Saturday, March 7, 2015

He Wanted the Moon by Mimi Baird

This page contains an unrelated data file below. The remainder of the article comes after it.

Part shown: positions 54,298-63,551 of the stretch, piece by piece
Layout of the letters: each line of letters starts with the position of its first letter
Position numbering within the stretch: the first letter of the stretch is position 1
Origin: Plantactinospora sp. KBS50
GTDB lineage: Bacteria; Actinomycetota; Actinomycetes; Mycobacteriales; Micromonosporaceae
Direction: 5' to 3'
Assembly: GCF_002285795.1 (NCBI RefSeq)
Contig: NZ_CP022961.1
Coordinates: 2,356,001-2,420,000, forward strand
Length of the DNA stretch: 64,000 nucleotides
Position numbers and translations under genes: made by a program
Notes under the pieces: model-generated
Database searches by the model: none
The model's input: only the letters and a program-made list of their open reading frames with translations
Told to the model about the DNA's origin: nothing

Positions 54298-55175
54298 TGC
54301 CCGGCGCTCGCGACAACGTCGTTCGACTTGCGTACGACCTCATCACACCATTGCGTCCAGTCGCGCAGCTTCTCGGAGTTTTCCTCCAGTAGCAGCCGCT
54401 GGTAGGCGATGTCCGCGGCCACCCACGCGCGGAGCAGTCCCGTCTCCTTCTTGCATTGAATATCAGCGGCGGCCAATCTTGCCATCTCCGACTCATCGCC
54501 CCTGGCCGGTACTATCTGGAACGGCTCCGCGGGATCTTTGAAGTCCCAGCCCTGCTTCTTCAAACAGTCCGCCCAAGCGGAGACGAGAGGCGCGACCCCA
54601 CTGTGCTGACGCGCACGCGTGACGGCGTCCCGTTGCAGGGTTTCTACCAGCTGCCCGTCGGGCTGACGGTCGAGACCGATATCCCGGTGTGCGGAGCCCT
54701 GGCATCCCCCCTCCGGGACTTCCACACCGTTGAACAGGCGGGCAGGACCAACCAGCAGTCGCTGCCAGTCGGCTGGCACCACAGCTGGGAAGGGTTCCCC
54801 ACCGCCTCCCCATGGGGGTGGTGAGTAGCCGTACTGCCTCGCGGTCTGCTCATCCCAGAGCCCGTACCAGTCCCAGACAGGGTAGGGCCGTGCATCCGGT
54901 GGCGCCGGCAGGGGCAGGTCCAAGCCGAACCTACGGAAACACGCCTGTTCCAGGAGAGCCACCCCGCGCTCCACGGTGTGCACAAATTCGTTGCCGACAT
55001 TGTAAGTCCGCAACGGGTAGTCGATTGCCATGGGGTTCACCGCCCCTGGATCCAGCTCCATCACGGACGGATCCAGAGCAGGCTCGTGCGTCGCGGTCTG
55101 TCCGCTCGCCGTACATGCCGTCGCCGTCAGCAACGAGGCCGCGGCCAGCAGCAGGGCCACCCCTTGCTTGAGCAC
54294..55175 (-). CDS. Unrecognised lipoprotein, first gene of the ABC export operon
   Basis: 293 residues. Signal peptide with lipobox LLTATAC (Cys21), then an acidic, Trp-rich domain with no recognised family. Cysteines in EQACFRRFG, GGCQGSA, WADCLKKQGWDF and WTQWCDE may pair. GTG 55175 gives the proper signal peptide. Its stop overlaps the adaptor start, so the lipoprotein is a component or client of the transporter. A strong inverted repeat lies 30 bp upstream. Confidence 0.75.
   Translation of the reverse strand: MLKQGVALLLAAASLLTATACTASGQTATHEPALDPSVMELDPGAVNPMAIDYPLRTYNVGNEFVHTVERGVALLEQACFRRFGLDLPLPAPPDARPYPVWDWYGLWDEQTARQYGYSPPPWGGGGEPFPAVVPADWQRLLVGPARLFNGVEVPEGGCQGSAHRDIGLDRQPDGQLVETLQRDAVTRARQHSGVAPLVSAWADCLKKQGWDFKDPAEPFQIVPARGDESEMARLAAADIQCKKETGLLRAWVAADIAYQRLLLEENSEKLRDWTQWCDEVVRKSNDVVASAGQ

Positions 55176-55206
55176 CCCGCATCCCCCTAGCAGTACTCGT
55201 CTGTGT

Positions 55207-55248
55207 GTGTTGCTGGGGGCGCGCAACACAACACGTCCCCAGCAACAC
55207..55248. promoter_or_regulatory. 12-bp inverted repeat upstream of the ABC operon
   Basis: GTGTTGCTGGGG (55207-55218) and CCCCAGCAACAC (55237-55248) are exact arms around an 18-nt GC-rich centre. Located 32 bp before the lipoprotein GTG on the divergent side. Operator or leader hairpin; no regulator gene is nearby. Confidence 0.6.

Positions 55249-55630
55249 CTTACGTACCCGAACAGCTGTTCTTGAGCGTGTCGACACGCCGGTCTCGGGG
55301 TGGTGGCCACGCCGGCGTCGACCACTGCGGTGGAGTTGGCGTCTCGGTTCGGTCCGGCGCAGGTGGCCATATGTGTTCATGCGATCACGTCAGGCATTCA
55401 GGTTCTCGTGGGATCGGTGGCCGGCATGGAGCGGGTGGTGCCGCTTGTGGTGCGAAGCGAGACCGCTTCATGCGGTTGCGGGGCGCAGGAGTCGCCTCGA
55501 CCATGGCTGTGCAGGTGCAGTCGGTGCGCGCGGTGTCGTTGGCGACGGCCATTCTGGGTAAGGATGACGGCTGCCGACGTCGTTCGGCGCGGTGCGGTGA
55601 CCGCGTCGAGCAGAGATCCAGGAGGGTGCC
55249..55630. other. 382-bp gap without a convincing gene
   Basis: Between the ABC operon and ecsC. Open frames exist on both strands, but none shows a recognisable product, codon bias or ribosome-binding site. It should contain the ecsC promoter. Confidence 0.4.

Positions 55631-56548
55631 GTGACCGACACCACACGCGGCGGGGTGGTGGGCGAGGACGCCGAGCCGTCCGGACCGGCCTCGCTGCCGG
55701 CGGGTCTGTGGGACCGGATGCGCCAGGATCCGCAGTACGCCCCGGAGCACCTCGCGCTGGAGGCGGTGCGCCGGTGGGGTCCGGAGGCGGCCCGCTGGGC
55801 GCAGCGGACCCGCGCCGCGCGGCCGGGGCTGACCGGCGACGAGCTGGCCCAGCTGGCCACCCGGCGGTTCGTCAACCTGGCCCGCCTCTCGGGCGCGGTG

He Wanted the Moon: The Madness and Medical Genius of Dr. Perry Baird and His Daughter's Quest to Know Him by Mimi Baird is an authentic account of the firsthand impact of mental illness.  Mimi Baird's story is the multi- perspective account of her father's descent into mental illness.  Her father, Dr. Perry Baird suffered from a bi-polar mood disorder where he would cycle through periods of mania and periods of depression.  With incredible one of a kind insight, Dr. Baird, a medical doctor himself, writes first hand, in a journal, the accounts of his descent into mania as it occurs. Long after his death, his adult daughter uncovers his journals which reveals the extent of his research into mental illness, bi polar mood disorder and mania. The doctor's theories that there is a biochemical root to bipolar disorder and mania was years ahead of his time.  The authentic details of mental illness will stand the scrutiny of any medical or nursing student.  The historical details of society in general and the infancy of the psychiatric discipline and mental institutions is like stepping back into a time machine. Historians, medical students and laymen alike will enjoy this story.  I read it cover to cover in one day, wanting to know what would happen in the end.  Passages alternate from the perspective of Dr. Perry Baird. his adult daughter Mimi, as well as the "narratives" from medical records.  The different perspectives give the reader a larger picture into the manic episodes experienced from both the medical point of view as well as a first hand point of view.  Not only that, there is a vivid depiction of the barbaric horrors that the mentally ill endured at large state run institutions.  Dr. Baird's accounts tells of the barbaric treatment, restraints with jackets and cold wet sheets that bordered on the level of torture.  Mimi's book is a unique piece of work, and I recommend it as a good elective reading for any nursing student during a mental health rotation at school. The first person point of view, as well as the doctor's awareness and clarity of thought as he succumbed to mania reminded me of the classic Flowers for Algernon.   As a blogger I received a copy of this book published by crown publishers for the purpose of writing this review. 

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